Burkina Faso's transitional government claimed on Wednesday evening to have foiled "an attempted coup d'état" the previous day, almost a year after Captain Ibrahim Traoré came to power in a putsch.
In a statement broadcast on national television, the government "informs public opinion that a proven coup attempt was foiled on September 26, 2023 by Burkina Faso's intelligence and security services".
"At present, officers and other alleged actors involved in this destabilization attempt have been arrested and others are being actively sought", continues the government, which deplores the fact that the perpetrators of this attempted putsch "had the dark intention of attacking the institutions of the Republic and plunging (the) country into chaos".
On Tuesday evening, thousands of people took to the streets of the capital Ouagadougou in response to a call from supporters of Captain Traoré to "defend" him in the face of rumors of a putsch that were circulating on social networks.
Asserting that it wanted to shed "all possible light on this plot", the government "regrets that officers whose oath is to defend the homeland have strayed into an enterprise of this nature, which aims to hinder the march of the Burkinabe people for their sovereignty and total liberation from the terrorist hordes who are trying to enslave them".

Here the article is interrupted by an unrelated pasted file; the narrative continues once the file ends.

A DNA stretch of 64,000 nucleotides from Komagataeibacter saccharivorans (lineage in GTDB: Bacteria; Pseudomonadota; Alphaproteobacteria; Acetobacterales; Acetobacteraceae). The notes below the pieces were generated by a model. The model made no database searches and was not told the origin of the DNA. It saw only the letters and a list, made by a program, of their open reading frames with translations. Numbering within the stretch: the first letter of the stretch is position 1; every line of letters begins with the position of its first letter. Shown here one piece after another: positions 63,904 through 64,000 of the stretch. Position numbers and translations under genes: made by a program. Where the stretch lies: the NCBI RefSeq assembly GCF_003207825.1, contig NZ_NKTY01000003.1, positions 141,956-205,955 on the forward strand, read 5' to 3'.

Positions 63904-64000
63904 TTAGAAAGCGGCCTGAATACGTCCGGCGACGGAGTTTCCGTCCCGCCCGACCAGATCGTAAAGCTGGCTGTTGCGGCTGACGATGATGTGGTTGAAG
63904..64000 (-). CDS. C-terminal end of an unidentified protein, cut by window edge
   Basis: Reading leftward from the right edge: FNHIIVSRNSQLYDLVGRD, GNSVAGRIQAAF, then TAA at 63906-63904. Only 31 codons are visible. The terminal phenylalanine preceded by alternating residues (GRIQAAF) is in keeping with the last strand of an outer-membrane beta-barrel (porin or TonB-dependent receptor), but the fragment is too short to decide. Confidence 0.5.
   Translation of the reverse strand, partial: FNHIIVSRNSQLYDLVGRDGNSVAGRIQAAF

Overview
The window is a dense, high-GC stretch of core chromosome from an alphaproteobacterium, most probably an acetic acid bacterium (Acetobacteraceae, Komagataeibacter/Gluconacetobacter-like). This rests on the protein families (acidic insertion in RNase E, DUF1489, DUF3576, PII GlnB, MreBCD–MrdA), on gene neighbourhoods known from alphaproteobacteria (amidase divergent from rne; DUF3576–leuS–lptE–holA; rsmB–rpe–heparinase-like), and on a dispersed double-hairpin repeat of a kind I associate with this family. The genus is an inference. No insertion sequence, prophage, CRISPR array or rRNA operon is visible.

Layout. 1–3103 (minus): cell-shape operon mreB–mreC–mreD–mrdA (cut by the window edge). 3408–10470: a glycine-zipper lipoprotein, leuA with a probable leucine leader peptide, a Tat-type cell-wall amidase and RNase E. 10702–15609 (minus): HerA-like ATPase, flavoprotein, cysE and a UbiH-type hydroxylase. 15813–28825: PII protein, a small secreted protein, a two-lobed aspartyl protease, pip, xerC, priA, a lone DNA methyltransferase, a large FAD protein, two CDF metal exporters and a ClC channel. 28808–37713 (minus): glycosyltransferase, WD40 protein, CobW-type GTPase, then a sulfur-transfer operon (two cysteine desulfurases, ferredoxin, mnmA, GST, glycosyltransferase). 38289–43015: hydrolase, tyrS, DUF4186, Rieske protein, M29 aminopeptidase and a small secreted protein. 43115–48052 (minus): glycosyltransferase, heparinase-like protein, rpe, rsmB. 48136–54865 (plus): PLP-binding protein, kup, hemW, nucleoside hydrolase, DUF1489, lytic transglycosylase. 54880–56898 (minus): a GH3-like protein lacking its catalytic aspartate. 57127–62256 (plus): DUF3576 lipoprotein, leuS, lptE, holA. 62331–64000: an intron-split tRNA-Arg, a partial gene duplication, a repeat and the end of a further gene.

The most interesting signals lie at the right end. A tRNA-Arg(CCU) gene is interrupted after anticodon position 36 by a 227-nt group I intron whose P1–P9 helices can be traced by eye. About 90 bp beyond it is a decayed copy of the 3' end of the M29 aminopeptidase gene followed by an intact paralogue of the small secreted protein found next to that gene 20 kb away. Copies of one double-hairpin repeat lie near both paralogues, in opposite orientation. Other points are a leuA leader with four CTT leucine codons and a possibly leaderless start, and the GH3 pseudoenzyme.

In December, the military prosecutor's office had already denounced an attempt to destabilize the regime and announced the arrests of military personnel.
Earlier this week, the Burkinabe government had attacked the Jeune Afrique media, which had published two articles referring to tensions within the army. It suspended publication on Monday.
This alleged attempted putsch comes almost exactly one year after Captain Traoré seized power in a coup on September 30, 2022.
At the time, it was the second coup d'état in eight months in Burkina Faso, which has been plagued for almost ten years by bloody jihadist violence over much of its territory.
Inefficiency in the fight against insecurity was one of the main reasons put forward to justify the takeover.
The attacks are particularly prevalent in the "three borders" zone, which Burkina shares with Niger and Mali, two countries also ruled by military leaders who came to power through coups d'état.
These three countries signed a charter earlier this month establishing an alliance of "collective defense and mutual assistance", creating the Alliance of Sahel States (AES).
Since 2015, the violence in Burkina alone has claimed more than 17,000 lives and displaced more than two million people.
Last week, the Burkina Faso government announced that, by August 31, 191,937 displaced persons had returned to their homes in several regions of the country, claiming to have reclaimed areas once occupied by jihadist groups.
Despite these actions, attacks attributed to jihadist groups linked to Al-Qaeda and the Islamic State continue a regular basis throughout most of Burkina Faso.